Colour photo of the rear of the Granary
Flatford Granary

Early History

The Granary would have been built by the mill owner and so from early times it belonged to the mill. The main granary and outbuildings would have been used to store all sorts of things, including wool, wood, coal and grain and flour and at one time was owned by John Constable’s father.

John Constable's Sketch Books 4 x 3 inches

Flatford Granary C 1813 - owned by V&A
C 1813 - owner unknown (Suffolk Barn)

The Enclosure Map of 1817 is the first to show The Granary as a separate building. 

Until his death in 1816, The Granary formed part of Golding Constable’s (John Constable’s father) milling estate. The Granary then passed to Golding’s younger son Abram who sold it to William Bentall in 1846.

William Bentall is credited with installing a steam mill at The Granary which operated until 1929 – see images below. This is supported as in the 1851 Census Bentall is described as a “Miller and Coal Merchant” and employing a large workforce.

Look to the right of the bridge - Granary Steam Mill and chimney C1900
Granary Steam Mill Chimney - photo by John Wiggins, Ipswich chemist C1900

1846 -1864 William Bentall

The steam mill would have been built in The Granary as it would have been a fire risk to have the two mills (the other mill being Flatford water mill) in the same building. William Bentall:

  • Added a brick extension to the back of The Granary to accommodate a coal-fired steam engine, boiler and mill stones.
  • Built a tall chimney (you can see it in the two images above) to take away the smoke produced by burning coal to drive the steam engine.

Coal to power the mill was transported by sea from the north of England to Mistley Wharf. It then travelled from Mistley to Flatford by horse-drawn barges (called lighters). 

In addition to his work at The Granary, William Bentall also modernised the machinery at Flatford Water Mill by installing a massive water wheel 16ft in diameter and over 13ft wide. This was one of the largest mill wheels on the River Stour.

1864-1878 Richard Barrell

  • Owned the steam mill at The Granary as well as  Flatford Water Mill 
  • 1878 – he put the Flatford estate (including both mills) on the market – at that time the water mill was described as having 8 pairs of stones while the steam mill had 3 pairs.

1878-c1894 Walter Benneworth

Owned both steam and water mills and presumably when he retired he split the estate and left the steam mill at The Granary to his son, Arthur.

C1896-1929 Arthur Benneworth (Walter’s son)

  • 1896 – inherited the steam mill at The Granary
  • 1929 –  the steam mill  closed  due to the introduction of roller mills* putting steam mills using traditional mill stones out of business. Arthur then ran a boat hire business from The Granary instead which operated until he died in 1942 aged 77.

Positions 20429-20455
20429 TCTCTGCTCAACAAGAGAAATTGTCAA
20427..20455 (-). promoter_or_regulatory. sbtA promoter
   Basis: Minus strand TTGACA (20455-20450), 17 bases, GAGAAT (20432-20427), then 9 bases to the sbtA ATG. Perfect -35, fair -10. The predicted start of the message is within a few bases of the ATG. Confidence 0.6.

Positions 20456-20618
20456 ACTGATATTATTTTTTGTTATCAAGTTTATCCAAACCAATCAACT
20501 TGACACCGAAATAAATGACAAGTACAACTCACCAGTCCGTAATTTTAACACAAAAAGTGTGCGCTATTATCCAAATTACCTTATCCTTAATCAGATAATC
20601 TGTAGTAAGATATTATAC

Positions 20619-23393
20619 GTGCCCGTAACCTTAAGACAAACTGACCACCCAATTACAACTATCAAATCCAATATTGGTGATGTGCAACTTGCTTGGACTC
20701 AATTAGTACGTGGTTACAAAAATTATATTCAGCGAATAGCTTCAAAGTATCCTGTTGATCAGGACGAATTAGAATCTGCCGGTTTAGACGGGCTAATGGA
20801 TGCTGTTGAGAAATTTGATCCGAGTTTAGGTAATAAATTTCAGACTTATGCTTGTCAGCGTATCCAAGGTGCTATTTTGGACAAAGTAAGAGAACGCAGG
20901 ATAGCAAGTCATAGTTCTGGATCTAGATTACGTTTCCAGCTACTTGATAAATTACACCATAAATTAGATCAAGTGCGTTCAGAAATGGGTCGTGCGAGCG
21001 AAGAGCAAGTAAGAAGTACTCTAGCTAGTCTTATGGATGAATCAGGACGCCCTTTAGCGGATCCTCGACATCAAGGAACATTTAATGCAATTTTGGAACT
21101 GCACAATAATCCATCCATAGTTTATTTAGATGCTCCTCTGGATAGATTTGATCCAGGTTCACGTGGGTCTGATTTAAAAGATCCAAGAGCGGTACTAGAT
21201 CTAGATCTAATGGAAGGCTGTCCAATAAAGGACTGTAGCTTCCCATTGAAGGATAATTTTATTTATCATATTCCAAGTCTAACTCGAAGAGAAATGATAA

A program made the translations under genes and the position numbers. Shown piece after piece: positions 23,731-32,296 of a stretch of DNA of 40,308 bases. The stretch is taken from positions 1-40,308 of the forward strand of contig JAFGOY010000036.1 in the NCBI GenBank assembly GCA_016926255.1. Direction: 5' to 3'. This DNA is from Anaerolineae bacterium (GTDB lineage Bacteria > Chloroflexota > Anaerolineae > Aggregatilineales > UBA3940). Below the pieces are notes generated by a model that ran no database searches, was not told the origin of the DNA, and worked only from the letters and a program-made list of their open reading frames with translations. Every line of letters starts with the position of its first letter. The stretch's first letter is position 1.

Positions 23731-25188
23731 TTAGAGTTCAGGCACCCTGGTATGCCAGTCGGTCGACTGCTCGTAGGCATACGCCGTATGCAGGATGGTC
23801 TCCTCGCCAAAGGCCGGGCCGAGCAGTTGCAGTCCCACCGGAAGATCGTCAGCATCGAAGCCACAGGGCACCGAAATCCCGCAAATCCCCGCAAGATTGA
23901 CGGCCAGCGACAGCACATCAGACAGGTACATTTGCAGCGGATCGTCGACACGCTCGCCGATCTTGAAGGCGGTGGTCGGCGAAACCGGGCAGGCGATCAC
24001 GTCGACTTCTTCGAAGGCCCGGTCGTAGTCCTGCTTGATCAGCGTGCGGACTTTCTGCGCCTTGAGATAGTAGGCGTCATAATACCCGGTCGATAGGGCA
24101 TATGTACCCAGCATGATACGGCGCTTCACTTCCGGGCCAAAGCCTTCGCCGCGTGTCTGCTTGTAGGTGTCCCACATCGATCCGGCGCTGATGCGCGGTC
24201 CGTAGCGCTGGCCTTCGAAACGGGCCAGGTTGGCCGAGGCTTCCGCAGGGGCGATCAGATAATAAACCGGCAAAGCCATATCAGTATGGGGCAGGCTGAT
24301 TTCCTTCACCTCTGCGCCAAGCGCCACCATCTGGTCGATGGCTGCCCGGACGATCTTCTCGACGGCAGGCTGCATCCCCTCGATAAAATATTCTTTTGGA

*Originating in Hungary in the late 1870’s, this new process involved passing the grain between sets of spinning metal rollers or “rolls”. Initially the first roller mills were just using this process to break up the grain before then finishing the process between traditional stones.

Gradually, the process was refined so a succession of rollers and sieves could be used to remove all the bran and wheat germ from the grain through a staged milling process or “reduction” with each consecutive set of rolls making the flour finer. Source Shipton Mill – Modern Methods of Milling 

1972-1977 Sidney Dale bought The Granary along with the tea garden at Bridge Cottage. Although much of the milling equipment from its life as a steam mill was still visible, The Granary was derelict and had probably not been used since 1929.  Sidney Dale wanted to convert it into a luxury 20-room dwelling, a plan that did not reach fruition.

Saving the Granary - 1977-1979

1977-1979 – Joyce and Alan Baker bought The Granary from Sidney Dale for £18,000  – the conveyance is dated 21 November 1977. The Bakers restored and rebuilt the internal and external structure, respecting the history of the building in the materials they used, whilst converting it into a private house in which to live with their young family. In so doing they saved the street scene at Flatford as we see it today, saving it from Sidney Dale’s grand 1970s design which would have been totally out of character with the building itself and the area.

*For more information please click Saving the Granary

Saving the Granary - 1977-1979

Owners since 1979

  • 1979-1985 – Ian Wilkinson and his wife bought The Granary after the renovation was completed but sold it when Ian’s wife died
  • 1985-2018 – Derek and Marjorie Tripp bought The Granary from Ian Wilkinson. They ran a bed and breakfast and in the 1980s opened  part of the ground floor as a tool museum
  • 2018 – The National Trust bought The Granary from Derek and Marjorie Tripp
Flatford Bridge, Bridge Cottage and Granary by John Constable - owned by V&A - look across the bridge to see The Granary

Please note: there is no public access to the inside of The Granary